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RE: BLAST balloon
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BLAST, the Balloon-borne Large Aperture Sub-millimeter Telescope, is to be launched from McMurdo Station, Antarctica.
BLAST is a 2700 kg telescope with a 2 meter primary mirror that hangs from a 1.1 million cubic meter balloon floating at an altitude of 38 km that will study the star formation history of the universe. It will float west at nearly constant latitude for about 14 days until it is located over McMurdo again and will be terminated and recovered.
Real time position and flight track is available from the CSBF.

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Title: BLAST Autonomous Daytime Star Cameras
Authors: Marie Rex (1), Edward Chapin (2), Mark J. Devlin (1), Joshua Gundersen (3), Jeff Klein (1), Enzo Pascale (4), Donald Wiebe (4) ((1) University of Pennsylvania,(2) University of British Columbia,(3) University of Miami,(4) University of Toronto)

Researchers have developed two redundant daytime star cameras to provide the fine pointing solution for the balloon-borne submillimeter telescope, BLAST.
The cameras are capable of providing a reconstructed pointing solution with an absolute accuracy less than 5 arcseconds. They are sensitive to stars down to magnitudes ~ 9 in daytime float conditions. Each camera combines a 1 megapixel CCD with a 200 mm f/2 lens to image a 2 degree x 2.5 degree field of the sky. The instruments are autonomous. An internal computer controls the temperature, adjusts the focus, and determines a real-time pointing solution at 1 Hz.
The mechanical details and flight performance of these instruments are presented.


A picture of the BLAST payload.
The gondola consists of an outer frame which is pointed in azimuth using a flywheel/pivot system, and an inner frame which moves independently in elevation. The inner frame houses the telescope, detectors, and the two star cameras, and is pointed relative to the outer frame using servo motors mounted inside the elevation bearing.


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BLAST finally landed at 06:15 UT on 16 June on Victoria Island in Canada.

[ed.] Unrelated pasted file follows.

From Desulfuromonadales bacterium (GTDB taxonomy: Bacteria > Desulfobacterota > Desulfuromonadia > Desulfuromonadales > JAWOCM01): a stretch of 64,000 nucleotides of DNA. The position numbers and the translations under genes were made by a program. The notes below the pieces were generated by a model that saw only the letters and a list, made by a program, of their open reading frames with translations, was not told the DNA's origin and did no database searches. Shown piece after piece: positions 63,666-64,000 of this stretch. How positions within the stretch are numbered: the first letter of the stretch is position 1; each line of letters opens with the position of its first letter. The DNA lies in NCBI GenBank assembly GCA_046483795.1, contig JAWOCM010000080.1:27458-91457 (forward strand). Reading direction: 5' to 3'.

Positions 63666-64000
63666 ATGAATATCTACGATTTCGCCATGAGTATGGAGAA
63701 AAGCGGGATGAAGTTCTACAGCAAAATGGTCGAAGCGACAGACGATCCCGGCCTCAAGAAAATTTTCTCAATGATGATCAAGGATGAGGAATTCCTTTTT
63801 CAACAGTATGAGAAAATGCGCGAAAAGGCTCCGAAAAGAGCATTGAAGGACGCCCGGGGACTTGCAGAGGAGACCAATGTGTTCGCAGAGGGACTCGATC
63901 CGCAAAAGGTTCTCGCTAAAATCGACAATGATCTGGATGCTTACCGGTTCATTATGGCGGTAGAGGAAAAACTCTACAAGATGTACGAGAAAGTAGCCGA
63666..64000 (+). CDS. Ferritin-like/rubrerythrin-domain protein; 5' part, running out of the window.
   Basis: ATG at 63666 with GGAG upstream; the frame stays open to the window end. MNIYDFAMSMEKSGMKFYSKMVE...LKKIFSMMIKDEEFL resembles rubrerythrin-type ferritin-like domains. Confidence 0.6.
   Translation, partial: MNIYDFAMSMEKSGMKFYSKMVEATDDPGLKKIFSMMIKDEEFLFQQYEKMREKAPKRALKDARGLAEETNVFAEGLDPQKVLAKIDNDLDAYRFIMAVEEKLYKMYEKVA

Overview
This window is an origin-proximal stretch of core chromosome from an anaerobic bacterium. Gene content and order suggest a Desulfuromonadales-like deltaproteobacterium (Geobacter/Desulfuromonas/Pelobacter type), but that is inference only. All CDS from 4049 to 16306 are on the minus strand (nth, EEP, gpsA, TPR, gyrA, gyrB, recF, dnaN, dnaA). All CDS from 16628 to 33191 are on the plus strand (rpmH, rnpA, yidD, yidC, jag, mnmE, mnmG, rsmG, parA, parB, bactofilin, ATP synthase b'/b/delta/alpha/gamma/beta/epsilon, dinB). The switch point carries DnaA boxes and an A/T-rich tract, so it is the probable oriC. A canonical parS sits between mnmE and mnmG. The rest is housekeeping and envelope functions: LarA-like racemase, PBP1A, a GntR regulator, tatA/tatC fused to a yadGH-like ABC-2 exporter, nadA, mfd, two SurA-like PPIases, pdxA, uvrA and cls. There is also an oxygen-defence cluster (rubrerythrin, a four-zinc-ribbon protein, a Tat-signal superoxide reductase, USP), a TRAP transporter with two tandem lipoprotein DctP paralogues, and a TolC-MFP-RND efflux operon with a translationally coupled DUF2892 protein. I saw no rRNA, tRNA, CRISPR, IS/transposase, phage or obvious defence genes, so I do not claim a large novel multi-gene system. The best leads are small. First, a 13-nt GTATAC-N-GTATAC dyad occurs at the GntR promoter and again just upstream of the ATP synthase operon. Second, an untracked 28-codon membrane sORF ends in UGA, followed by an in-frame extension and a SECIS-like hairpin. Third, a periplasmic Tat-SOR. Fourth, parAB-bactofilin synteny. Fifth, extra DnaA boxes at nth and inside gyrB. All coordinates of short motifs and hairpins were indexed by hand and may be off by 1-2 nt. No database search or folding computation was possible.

(71degrees 09,6 minutes North, 110 degrees 49,2 minutes West.)


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The recovery operation should be completed within the next week.
The payload will be partially disassembled at the impact site and transported back to the Cambridge Bay by helicopter and aircraft. Then it will be returned to the scientists at the University of Pennsylvania.
Scientists on the scene report that the experiment sustained only very minor damage during the landing and that it is in excellent condition. They hope to refurbish the instrument and fly it again within a year or two.
Most of the data was stored on board the instrument during the flight.
The data vaults have been removed and the scientists will soon begin analyzing the data.
Preliminary results are expected within a few months but it will take a few years to analyze all the data.

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A telescope loaded with information that will help scientists around the world understand how stars are formed and how galaxies evolve landed in northern Canada early yesterday.

The telescope, called BLAST (Balloon-borne Large Aperture Sub-millimetre Telescope), was housed in a football stadium-sized balloon and touched down on Victoria Island, in the Arctic Archipelago, after a four-day trek that began in Kiruna, Sweden.

Danny Ball, of the National Scientific Balloon Facility, which was contracted by NASA, said his team remotely brought down the balloon before it went too far north over the Arctic Ocean.

Ball, who has participated in hundreds of smaller astrological missions involving balloons, said BLAST appeared to be highly-successful and will provide scientists with reams of data to study the universe.

Sweden was chosen as a launch site to ensure an extremely long flight west, he said from Texas.

Denis Laurin, a scientist with the Canadian Space Agency, which partly funded the international collaboration, said the telescope was the largest that has ever flown on a balloon to gather data from stars and far-flung galaxies.

"It used very sophisticated detectors," Laurin said.

The telescope recorded data far above the atmosphere `at about 40,000 metres` about four times higher than commercial airplanes fly.

At that point, special detectors on the telescope gathered information from the far infrared light that`s not visible to the human eye, Laurin said.

"At that altitude, you`re pretty much 95 percent above all the atmosphere and so 95 percent of the air is below you and there`s only five percent left," he noted.